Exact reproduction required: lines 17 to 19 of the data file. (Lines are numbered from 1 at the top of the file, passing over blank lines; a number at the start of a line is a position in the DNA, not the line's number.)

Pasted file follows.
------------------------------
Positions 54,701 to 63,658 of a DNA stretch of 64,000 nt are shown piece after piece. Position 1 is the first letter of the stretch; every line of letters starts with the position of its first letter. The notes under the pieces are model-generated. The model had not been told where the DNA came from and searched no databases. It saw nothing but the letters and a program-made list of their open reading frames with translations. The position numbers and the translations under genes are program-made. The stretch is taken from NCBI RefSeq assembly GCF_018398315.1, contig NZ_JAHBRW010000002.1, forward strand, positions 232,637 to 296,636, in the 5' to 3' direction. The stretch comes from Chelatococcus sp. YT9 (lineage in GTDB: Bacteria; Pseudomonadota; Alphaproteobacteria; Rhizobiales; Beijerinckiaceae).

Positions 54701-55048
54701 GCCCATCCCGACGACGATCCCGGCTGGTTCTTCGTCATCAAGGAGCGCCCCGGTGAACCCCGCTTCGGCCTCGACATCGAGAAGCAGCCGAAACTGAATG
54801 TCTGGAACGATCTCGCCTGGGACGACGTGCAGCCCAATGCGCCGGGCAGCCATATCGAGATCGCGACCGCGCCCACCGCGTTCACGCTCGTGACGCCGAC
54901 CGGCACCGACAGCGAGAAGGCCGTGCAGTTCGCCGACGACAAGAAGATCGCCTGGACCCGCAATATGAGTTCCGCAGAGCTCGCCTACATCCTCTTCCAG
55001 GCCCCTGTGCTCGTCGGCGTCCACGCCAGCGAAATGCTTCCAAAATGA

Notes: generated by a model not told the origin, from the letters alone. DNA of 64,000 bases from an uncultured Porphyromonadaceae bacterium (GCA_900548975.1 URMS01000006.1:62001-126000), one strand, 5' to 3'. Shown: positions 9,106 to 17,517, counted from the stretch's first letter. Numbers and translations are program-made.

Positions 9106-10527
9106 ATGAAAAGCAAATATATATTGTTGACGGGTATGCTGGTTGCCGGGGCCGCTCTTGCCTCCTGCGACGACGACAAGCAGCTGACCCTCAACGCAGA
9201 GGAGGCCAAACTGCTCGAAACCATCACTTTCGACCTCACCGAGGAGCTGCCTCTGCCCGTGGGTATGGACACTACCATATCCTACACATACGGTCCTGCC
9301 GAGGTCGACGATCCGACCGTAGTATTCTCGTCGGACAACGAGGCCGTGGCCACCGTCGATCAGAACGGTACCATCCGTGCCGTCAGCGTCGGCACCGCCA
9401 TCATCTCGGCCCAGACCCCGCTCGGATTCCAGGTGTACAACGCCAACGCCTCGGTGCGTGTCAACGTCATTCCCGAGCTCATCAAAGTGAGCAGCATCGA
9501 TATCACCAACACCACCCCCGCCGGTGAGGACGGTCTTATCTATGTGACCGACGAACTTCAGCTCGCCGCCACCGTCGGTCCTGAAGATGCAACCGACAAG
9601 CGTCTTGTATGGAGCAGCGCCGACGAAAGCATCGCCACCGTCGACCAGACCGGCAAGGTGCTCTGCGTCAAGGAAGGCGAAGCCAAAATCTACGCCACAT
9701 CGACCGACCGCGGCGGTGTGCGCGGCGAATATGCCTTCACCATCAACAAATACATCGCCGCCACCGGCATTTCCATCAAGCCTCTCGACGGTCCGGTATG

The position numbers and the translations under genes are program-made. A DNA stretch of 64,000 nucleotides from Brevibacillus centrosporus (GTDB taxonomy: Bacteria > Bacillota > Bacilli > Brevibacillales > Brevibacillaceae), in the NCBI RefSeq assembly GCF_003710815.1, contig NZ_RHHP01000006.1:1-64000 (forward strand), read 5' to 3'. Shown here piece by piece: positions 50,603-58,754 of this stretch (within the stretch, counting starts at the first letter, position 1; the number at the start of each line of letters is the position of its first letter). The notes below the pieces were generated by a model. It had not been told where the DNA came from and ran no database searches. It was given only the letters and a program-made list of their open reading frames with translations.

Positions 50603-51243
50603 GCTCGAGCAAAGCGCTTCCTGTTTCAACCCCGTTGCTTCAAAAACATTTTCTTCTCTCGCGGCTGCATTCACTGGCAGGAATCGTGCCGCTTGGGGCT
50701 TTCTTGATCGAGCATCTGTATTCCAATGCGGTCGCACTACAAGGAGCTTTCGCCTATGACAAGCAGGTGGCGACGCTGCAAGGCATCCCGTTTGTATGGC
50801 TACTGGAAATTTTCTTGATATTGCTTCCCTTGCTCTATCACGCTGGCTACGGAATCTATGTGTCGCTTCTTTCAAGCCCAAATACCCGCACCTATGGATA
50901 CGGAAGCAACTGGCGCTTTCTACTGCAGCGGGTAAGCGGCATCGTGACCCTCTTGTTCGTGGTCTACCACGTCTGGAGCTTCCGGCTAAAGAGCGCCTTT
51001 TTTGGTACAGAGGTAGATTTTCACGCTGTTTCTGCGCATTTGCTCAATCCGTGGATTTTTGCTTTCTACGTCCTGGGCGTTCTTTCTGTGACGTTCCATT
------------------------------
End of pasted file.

Positions 50603-51243
50603 GCTCGAGCAAAGCGCTTCCTGTTTCAACCCCGTTGCTTCAAAAACATTTTCTTCTCTCGCGGCTGCATTCACTGGCAGGAATCGTGCCGCTTGGGGCT
50701 TTCTTGATCGAGCATCTGTATTCCAATGCGGTCGCACTACAAGGAGCTTTCGCCTATGACAAGCAGGTGGCGACGCTGCAAGGCATCCCGTTTGTATGGC